Although many of us may groan at the sight of winter’s first snowfall, when you’re a kid, it’s a whole different ballgame. When those first flakes begin to fall, you hope for a snow day and begin to dream of all those fun winter sports and games.
January 10, 1953 "Saturday Evening Post" Cover by Nebraska's John P. Falter; 10645-104, John P. Falter Collection
In my opinion, kids in Nebraska have it pretty good. They get to partake in all those fun winter activities that depend on cold and snow. Growing up on the west coast, ice skating and snow activities were mostly the stuff of dreams and Hollywood movies. A measurable snowfall was a rare occurrence, but my sister and I made the best of it. We “skated” around in our shoes on an occasional frozen deck or ditch, or made snow angels after an infrequent winter hail storm.
So in the hopes of making you feel a little less grumpy about the start of winter and perhaps a little nostalgic, I thought you might enjoy seeing a few objects and images from the Nebraska History Museum’s collections. Perhaps these will bring back a few memories and make you feel just a little excited about what winter has to offer.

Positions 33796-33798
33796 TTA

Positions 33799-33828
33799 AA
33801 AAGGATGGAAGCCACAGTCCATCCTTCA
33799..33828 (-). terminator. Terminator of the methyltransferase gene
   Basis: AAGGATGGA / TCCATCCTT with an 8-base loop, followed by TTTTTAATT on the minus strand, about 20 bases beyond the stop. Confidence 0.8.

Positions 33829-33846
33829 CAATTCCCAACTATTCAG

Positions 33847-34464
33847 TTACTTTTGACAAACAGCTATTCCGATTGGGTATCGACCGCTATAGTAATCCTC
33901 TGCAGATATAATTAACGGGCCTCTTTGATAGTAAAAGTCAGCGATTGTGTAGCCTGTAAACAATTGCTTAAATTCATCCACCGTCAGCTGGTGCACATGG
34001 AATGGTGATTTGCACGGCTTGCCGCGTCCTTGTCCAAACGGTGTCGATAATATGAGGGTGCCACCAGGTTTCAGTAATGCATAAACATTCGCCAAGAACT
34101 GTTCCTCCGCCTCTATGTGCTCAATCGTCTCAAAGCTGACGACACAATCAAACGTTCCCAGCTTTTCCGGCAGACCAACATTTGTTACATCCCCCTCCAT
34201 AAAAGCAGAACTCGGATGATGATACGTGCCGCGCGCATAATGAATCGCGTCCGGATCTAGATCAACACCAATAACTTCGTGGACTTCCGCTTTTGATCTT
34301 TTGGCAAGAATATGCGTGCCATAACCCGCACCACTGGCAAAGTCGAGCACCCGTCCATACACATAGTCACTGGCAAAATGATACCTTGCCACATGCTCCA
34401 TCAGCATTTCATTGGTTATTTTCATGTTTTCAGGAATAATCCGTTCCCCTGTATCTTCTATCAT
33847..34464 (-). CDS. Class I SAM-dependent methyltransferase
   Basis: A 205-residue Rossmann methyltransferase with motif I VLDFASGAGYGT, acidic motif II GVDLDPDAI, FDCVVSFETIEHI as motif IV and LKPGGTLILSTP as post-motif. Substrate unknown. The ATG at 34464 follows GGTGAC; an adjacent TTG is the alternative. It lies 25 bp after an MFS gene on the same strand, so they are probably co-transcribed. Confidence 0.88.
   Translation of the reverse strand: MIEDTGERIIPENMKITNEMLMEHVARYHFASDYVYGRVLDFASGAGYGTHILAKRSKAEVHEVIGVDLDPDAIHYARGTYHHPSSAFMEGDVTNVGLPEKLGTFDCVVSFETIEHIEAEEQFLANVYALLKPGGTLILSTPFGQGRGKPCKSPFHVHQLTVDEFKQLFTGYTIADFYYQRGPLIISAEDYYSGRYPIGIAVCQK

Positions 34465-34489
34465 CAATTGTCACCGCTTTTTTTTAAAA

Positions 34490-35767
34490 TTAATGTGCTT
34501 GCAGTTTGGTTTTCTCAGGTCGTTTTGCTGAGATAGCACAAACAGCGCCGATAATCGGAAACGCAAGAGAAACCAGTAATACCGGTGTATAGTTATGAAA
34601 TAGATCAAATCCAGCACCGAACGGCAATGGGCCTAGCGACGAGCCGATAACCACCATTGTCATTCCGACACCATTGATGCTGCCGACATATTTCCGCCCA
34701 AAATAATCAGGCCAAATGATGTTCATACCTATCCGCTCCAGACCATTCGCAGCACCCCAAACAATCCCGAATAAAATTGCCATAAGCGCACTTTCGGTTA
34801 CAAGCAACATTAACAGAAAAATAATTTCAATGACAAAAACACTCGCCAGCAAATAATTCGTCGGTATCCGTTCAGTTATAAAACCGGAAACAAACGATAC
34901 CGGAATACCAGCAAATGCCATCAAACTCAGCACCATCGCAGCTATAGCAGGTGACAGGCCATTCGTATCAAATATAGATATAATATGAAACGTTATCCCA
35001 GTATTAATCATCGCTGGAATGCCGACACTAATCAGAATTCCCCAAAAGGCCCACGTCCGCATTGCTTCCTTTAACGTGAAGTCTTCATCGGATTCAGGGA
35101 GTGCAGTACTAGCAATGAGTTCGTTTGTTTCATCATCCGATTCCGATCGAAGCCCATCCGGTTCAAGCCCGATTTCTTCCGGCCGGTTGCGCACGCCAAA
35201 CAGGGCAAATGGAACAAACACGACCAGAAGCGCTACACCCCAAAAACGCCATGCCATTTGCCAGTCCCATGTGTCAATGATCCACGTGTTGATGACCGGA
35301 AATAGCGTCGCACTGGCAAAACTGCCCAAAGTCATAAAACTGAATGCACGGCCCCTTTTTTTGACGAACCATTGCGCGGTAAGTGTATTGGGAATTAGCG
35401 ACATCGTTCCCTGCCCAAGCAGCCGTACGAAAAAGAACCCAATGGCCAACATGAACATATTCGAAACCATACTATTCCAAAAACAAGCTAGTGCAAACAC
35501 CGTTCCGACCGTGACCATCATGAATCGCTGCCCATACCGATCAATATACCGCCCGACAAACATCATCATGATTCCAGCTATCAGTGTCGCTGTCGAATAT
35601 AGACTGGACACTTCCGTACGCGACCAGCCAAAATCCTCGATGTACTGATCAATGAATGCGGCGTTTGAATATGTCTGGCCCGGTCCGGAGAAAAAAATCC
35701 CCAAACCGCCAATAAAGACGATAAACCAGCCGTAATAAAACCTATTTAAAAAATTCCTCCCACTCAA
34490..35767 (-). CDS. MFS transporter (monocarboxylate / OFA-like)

-Laura Mooney, Museum Registrar
Pair of Kees, “Brownie” half-hockey ice skates. The F. D. Kees Manufacturing Company of Beatrice, Nebraska produced ice skates, roller skates, building hardware, corn huskers, and garden tools. John Sell of Lincoln owned these skates. 10873-3, Source: Alice Starnes
Original drawing by John P. Falter. 10645-3641, John P. Falter Collection
February 7, 1948 Saturday Evening Post cover. The cover features the illustration "Skaters in Central Park" by John P. Falter. 10645-128, John P. Falter Collection
Native American ice glider made of animal bone and feathers. This game was played by sliding the glider on ice. 4364-173, Charles Zimmerman Collection.
December 16, 1944 Saturday Evening Post Cover featuring the illustration "Night Skating" by John P. Falter. 10645-146, John P. Falter Collection
Native American sled made of large animal rib bones that are covered with hide. It was probably used from a standing position and had reins attached to it. 4364-105, Charles Zimmerman Collection.